". . . [I]t has never been deemed an abridgment of freedom of speech or press to make a course of conduct illegal merely because the conduct was in part initiated, evidenced, or carried out by means of language, either spoken, written, or printed . . . ." Giboney v. Empire Storage Co. (1949), 336 U.S. 490, 502, 69 Sup.Ct. 684, 93 L.Ed. 834. See also: Carpenters Union v. Ritter's Cafe (1942), 315 U.S. 722, 62 Sup.Ct. 807, 86 L.Ed. 1143.
". . . . Speech and press are, of course, to be free, so that public matters can be discussed with impunity. But picketing and demonstrating can be regulated like other conduct of men. . . ." Justice BLACK, in concurring opinion, Gregory v. Chicago, supra, at page 125.
While there is a right to regulate picketing, demonstrating and parading, any such public control or limitation must be based upon the furtherance of a state interest. Is it such proper interest of the state to insure, in the words of the Wauwatosa ordinance, "that members of the community enjoy in their homes and dwellings a feeling of well-being, tranquility, and privacy"? The premise of the ordinance is that "the public health and welfare and the good order of the community" require such protection of homes and residences in the city. The "well-being and tranquility of a community" are also set forth as purposes to be served. They are legitimate objects of state or city legislative enactments beyond the fact of their relatedness to health, morals or safety.
Teamsters Union v. Vogt, Inc., supra, at page 293.
". . . The police power of a state extends beyond health, morals and safety, and comprehends the duty, within constitutional limitations, to protect the well-being and tranquility of a community. . . ." Kovacs v. Cooper (1949), 336 U.S. 77, 83, 69 Sup.Ct. 448, 93 L.Ed. 513.
The right to protect the tranquility of the community certainly includes the right to protect tranquility of individual homes. If tranquility is not protected at the level of the home, it can hardly be preserved at the level the community. The safeguarding of the home is a vital public interest. That references to the right to be undisturbed in one's own home are brief, almost casual, in United States Supreme Court decisions must be taken to mean that this fundamental right is considered beyond challenge, not needing frequent defense. For example, the court speaks of the ". . . unanimity that opportunists . . . cannot be permitted to arm themselves with an acceptable principle, such as . . . a free press, and proceed to use it as an iron standard to smooth their path by crushing the living rights of others to privacy and repose." Passengers on public transit vehicles, objecting to piped-in radio music, were told by the court that they wrongly assumed that they had ". . . a right of privacy substantially equal to the privacy to which he is entitled in his own home. . . ." In a recent case dealing with the picketing of a privately owned shopping center, the court stated, ". . . However, unlike a situation involving a person's home, no meaningful claim to protection of a right of privacy can be advanced by respondents here. . . ." In a very recent case, upholding a statute that provided that a householder who receives pandering-type advertisements may require that the mailer remove his name from its mailing list and stop all future mailings, the court stated that, ". . . Nothing in the constitution compels us to listen to or view any unwanted communication, whatever its merit; . . ." A man is not to be made a captive in his own home. Neither is he required to defend it, as some new Alamo, against unwelcome intruders or disturbers. It is a proper serving of a proper state interest for a state or community to seek to protect the privacy and tranquility of the homes of its residents.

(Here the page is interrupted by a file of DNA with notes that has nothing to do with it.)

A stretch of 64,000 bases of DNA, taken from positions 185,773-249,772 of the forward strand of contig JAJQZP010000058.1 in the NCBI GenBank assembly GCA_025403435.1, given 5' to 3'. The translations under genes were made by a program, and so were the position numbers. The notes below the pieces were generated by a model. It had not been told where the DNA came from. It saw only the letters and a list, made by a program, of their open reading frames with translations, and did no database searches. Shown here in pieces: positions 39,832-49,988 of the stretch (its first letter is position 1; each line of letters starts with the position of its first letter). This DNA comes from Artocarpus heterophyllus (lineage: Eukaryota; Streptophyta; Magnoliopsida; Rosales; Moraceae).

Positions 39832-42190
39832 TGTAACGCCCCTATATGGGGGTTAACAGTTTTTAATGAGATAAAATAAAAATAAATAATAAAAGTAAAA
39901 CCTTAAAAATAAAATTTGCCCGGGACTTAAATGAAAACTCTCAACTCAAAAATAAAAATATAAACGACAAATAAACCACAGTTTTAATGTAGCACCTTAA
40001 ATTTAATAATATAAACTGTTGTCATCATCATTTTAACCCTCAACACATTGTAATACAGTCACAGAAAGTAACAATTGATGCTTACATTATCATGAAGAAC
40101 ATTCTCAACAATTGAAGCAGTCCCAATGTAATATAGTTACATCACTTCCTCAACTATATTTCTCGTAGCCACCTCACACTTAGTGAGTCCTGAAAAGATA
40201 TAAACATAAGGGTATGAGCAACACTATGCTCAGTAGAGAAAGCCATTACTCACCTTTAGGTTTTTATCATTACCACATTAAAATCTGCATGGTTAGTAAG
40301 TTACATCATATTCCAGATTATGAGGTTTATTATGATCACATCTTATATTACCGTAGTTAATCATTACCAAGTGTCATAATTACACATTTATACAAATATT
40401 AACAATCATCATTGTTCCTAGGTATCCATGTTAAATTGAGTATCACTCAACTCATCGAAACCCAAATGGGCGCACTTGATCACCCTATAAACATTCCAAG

". . . `Certainly the safeguarding of the home does not follow merely from the sanctity of property rights. The home derives its pre-eminence as the seat of family life. And the integrity of that life is something so fundamental that it has been found to draw to its protection the principles of more than one explicitly granted constitutional right . . . .'